Digitized films open door to discovery for IU Media School doctoral student

Aysehan Jülide Etem, a Ph.D. candidate in The Media School at Indiana University Bloomington, discusses the concept of documentary diplomacy with the earnest zeal of a doctoral candidate deeply engaged in discovery.

A media scholar, Etem is using films to write media histories, focusing on how documentaries can be used as diplomatic relationship-building tools between countries. For her dissertation, she narrowed that focus to her home country of Turkey. With more than 120,000 items, IU Libraries Moving Image Archive had much to offer, including 24 films Etem screened in their original formats with help from IU Libraries film archivists.

Her start at IU led to more cinematic searching, including the National Archives and archives in Turkey, as well as consulting with Norwegian historians.

To her surprise, she uncovered three purposely different versions of a film she first viewed at IU. Suspecting she had a case of documentary diplomacy in action, Etem needed to make comparisons of the differently dated films to confirm. No longer in Bloomington, she turned to her IU research resources.

"The library basically provided all of these possibilities," Etem said. "First, they preserved the film and had facilities for me to watch it in its original format. When I needed it again, they requested digitization and sent it to me electronically. Then, when I wanted to talk about it at a conference, the library projected it in their wonderful screening room."

To help Etem's research go even more smoothly, IU Libraries was able to request digitization "in house," so to speak. Since its announcement by IU President Michael A. McRobbie in 2013, IU's Media Digitization and Preservation Initiative has been working to provide digital access to all significant audio, video and film recordings by the 2020 IU Bicentennial. As of January 2019, the initiative had preserved 312,876 items digitally.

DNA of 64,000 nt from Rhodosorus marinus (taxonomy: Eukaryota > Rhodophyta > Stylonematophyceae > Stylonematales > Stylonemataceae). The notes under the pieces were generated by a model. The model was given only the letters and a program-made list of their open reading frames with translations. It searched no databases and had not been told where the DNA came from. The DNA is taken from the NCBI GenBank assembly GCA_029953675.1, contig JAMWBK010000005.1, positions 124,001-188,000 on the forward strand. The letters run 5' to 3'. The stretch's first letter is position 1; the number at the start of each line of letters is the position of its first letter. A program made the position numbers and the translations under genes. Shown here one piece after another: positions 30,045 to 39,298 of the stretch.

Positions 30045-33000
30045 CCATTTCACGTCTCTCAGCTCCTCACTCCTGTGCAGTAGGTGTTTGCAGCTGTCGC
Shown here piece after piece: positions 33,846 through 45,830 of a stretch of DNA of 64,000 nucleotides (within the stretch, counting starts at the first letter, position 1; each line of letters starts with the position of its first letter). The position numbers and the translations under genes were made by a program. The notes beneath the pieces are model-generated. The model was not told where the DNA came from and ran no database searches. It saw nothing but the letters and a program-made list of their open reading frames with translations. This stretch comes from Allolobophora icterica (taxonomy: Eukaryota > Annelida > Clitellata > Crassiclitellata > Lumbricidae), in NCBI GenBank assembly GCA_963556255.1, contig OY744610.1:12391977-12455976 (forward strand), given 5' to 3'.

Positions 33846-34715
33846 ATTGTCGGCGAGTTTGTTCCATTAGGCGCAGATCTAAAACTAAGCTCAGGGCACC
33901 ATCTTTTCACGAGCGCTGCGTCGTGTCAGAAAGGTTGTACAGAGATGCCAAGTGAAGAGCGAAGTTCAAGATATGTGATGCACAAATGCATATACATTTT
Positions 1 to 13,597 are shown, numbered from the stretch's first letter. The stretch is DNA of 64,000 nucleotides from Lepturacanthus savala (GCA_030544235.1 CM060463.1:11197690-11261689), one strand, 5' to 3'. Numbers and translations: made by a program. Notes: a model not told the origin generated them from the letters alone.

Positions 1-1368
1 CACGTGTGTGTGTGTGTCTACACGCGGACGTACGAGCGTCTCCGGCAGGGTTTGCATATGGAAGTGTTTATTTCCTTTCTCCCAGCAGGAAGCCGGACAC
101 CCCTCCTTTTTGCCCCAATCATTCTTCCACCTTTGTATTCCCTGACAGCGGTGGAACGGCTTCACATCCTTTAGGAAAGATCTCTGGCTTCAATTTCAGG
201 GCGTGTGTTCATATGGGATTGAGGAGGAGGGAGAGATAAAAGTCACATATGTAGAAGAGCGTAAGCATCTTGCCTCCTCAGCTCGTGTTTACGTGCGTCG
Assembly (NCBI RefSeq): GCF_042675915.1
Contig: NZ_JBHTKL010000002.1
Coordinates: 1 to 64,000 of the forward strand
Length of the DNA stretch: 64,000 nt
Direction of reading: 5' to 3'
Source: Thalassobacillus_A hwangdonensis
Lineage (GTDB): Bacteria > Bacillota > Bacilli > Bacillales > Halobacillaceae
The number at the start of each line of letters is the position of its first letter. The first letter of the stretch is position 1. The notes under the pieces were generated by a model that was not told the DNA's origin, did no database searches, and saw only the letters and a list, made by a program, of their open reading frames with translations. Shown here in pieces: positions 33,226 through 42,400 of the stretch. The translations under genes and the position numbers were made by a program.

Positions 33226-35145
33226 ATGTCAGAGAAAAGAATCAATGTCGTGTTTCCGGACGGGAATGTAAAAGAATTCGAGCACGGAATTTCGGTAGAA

"Obviously, the preservation of knowledge in the 21st century is much more than written text; it's also audio, visual and cultural artifacts," said Dennis Cromwell, Media Digitization and Preservation Initiative executive director. "Etem's doctoral research is a good example to show that by investing in MDPI, IU is creating value in scholarship, sometimes in unique and transformative ways."

Andy Uhrich, film archivist and assistant librarian in the IU Libraries Moving Image Archive, sees the long-term benefits of this kind of cooperation.

"There's this cool feedback loop between libraries and scholars. We work to make the objects in our collections discoverable," he said. "This inspires a researcher to check these objects out, which spurs them on to do other research and analysis. Then we can integrate that new knowledge into our collection descriptions, which then inspires new research, and on and on."

Michelle Crowe is director of communications for IU Libraries.